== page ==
A year ago, it was described as the biggest environmental scandal Virginia had ever seen. Now, Avtex Fibers of Front Royal, Va., is just another complicated bankruptcy and hazardous waste case.

Avtex, once the nation's largest rayon manufacturer, shut down abruptly Nov. 10, 1989, a day after the state Water Control Board revoked its discharge permit for dumping PCBs into the Shenandoah River.

Two weeks later, a Richmond Circuit Court judge fined Avtex $6.15 million for illegally discharging the toxic chemical, polychlorinated biphenyls, once used in electrical equipment but banned a decade ago. It was the largest civil fine for an environmental case in the state.

Avtex filed for bankruptcy in February, listing debts of more than $60 million.

This month, the Environmental Protection Agency removed the last of the 370 tons of potentially explosive carbon disulfide from the site, and released a plan for the next phase of the lengthy cleanup.

The cost so far is $9 million, a fraction of the predicted total. PCBs likely will pollute the river for years, and an advisory against eating fish from the Shenandoah remains in effect.

Edward DiDonato, a Philadelphia lawyer for the federal trustee overseeing the bankruptcy case, said the major parties are close to agreement on how to sell the company's assets and divide the take.

Because the mortgage-holders with first claim on Avtex assets would likely be scared off by potential liability for future environmental problems, EPA's cleanup fund probably would have top claim on the money, he said. Other creditors, including the state, would come next if anything was left.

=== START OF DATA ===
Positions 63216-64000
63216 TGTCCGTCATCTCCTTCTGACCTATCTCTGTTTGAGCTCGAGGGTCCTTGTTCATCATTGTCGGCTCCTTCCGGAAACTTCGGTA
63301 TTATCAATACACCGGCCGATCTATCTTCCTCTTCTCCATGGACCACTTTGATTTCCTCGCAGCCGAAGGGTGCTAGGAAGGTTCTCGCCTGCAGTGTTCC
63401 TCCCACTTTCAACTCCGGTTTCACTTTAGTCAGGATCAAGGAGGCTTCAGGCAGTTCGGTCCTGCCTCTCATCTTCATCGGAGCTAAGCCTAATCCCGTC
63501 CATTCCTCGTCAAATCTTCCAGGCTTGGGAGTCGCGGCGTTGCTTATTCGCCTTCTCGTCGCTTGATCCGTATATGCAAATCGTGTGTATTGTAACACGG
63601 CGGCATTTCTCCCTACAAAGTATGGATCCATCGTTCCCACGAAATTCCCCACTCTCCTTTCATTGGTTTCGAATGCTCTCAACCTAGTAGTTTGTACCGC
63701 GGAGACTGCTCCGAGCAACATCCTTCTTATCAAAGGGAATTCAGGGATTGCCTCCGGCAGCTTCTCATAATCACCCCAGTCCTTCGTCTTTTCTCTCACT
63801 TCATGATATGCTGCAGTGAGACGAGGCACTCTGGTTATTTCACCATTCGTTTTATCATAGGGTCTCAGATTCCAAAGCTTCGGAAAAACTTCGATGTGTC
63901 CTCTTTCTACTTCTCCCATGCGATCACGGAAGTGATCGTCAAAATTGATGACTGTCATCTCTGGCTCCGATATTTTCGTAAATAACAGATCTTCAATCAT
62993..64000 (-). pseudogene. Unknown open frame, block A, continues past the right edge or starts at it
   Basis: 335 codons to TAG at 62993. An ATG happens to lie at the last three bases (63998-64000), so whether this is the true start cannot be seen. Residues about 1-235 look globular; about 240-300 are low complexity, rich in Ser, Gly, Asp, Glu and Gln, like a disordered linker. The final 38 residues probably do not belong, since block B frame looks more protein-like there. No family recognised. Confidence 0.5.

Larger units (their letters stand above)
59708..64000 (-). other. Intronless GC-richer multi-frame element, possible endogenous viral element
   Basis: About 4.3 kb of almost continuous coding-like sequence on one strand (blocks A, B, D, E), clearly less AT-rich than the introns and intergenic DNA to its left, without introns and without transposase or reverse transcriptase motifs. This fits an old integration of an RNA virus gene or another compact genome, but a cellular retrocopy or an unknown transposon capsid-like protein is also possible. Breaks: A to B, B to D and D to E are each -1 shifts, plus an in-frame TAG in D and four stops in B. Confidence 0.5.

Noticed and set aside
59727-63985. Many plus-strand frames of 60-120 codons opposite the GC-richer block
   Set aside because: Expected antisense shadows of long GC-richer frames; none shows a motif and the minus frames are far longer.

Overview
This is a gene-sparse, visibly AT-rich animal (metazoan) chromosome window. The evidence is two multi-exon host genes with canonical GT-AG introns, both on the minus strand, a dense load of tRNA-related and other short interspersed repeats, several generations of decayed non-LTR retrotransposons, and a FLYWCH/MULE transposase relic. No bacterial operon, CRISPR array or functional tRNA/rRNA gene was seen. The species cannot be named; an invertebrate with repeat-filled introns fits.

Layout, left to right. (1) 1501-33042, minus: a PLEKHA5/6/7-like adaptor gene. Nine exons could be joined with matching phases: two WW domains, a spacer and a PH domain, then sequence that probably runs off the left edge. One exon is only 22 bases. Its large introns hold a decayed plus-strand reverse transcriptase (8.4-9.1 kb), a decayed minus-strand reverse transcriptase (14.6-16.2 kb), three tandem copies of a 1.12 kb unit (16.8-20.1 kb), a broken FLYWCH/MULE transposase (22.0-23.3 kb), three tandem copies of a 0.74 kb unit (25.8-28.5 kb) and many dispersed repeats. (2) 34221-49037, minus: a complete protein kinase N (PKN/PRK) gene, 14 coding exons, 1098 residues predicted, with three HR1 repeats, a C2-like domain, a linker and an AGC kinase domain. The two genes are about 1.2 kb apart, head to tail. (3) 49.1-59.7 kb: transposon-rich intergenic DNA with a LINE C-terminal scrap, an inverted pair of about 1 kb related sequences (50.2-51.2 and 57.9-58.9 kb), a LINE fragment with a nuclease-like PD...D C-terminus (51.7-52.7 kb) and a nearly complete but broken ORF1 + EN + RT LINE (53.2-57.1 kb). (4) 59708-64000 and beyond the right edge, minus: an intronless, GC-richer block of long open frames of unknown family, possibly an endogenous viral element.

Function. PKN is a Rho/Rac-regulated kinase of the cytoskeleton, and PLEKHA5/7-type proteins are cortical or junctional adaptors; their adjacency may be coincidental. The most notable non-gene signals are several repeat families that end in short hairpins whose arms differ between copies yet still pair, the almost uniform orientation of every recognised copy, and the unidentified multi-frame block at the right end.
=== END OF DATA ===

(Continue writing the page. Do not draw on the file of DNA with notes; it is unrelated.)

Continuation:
Of the 400 workers on the job when Avtex closed, the Shenandoah Valley Private Industry Council has helped 281 find other jobs; two dozen more are in job training.

Special health care coverage arranged by the workers' union expires this month. The local economy, after a jolt, has recovered, officials say.

Avtex was the nation's only supplier of a crucial carbonized yarn used in rocket nozzles by the Air Force, Navy and National Aeronautics and Space Administration.

Avtex's would-be replacement, North American Rayon of Elizabethtown, Tenn., expects its product to be fully certified sometime in 1991, technical manager Bob Looney said. Meanwhile, he said, federal agencies have stockpiles to see them through.